Fighter-One appeared on the screen, looking like it was right in front of the Cassandra. Paige Smithson flew an APA Ramrod, a hard-working, reliable mech. It was favored by most armies for mechanized infantry. It was heavily armored with a stocky build that let it move across most terrains with little difficulty. Not that terrain was a problem in space battle, Kei reminded himself.

In contrast, Michael “The Maul” Ryans’ mech, which allegedly had at least started as a Jetfire Omega, was bright and flashy, and not really all that practical outside tournament fighting. It had all its sensors mounted on its head, for crying out loud. It was fast, Kei admitted, and the long arms and legs gave it high mobility in the hands of a talented pilot.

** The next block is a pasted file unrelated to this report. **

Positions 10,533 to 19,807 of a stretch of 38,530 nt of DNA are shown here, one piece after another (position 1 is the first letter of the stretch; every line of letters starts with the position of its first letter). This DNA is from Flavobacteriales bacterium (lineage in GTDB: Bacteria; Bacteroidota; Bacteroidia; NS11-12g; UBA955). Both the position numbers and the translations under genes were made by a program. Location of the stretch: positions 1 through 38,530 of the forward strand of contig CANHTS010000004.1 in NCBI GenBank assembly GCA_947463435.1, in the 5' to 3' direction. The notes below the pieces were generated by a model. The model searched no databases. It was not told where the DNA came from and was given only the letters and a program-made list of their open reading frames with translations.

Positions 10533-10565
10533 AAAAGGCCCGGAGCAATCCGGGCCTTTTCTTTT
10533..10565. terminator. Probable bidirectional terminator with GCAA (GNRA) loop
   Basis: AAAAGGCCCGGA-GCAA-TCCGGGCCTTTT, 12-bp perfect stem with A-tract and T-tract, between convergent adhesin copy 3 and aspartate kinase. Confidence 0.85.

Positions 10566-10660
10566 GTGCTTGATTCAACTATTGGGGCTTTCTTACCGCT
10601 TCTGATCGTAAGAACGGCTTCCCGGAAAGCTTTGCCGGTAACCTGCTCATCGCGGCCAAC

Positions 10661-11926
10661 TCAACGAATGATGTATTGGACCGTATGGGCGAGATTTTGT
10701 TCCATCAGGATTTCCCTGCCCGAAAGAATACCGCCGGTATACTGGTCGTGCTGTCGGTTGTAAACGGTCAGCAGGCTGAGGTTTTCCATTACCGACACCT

“Hey, Paigey,” Ryans called out over the comm. “Bet I can take down more of them than you.”

“This is a defensive mission,” she snapped, her voice dripped irritation, like it did every time Ryans called her ‘Paigey.’

“You know what they say about the best defense.” The Mauler shot forward into the vid-screen.

“I think there’s also a saying about bringing a sword to a gun-fight.”

“We’re going to die, aren’t we?” Kei said.

“I’m sure Ryans and Smithson will at least buy us enough time to get the convoy out of the pirates’ territory,” Mr. Kenji said with a completely straight face. Kei had known Mr. Kenji for most of his life, and he still couldn’t tell when the old man was joking or not.

“Ryans,” Kei said over the comm, his voice coming out whinier than he intended. “Could you at least pepper them while you’re closing to melee range?”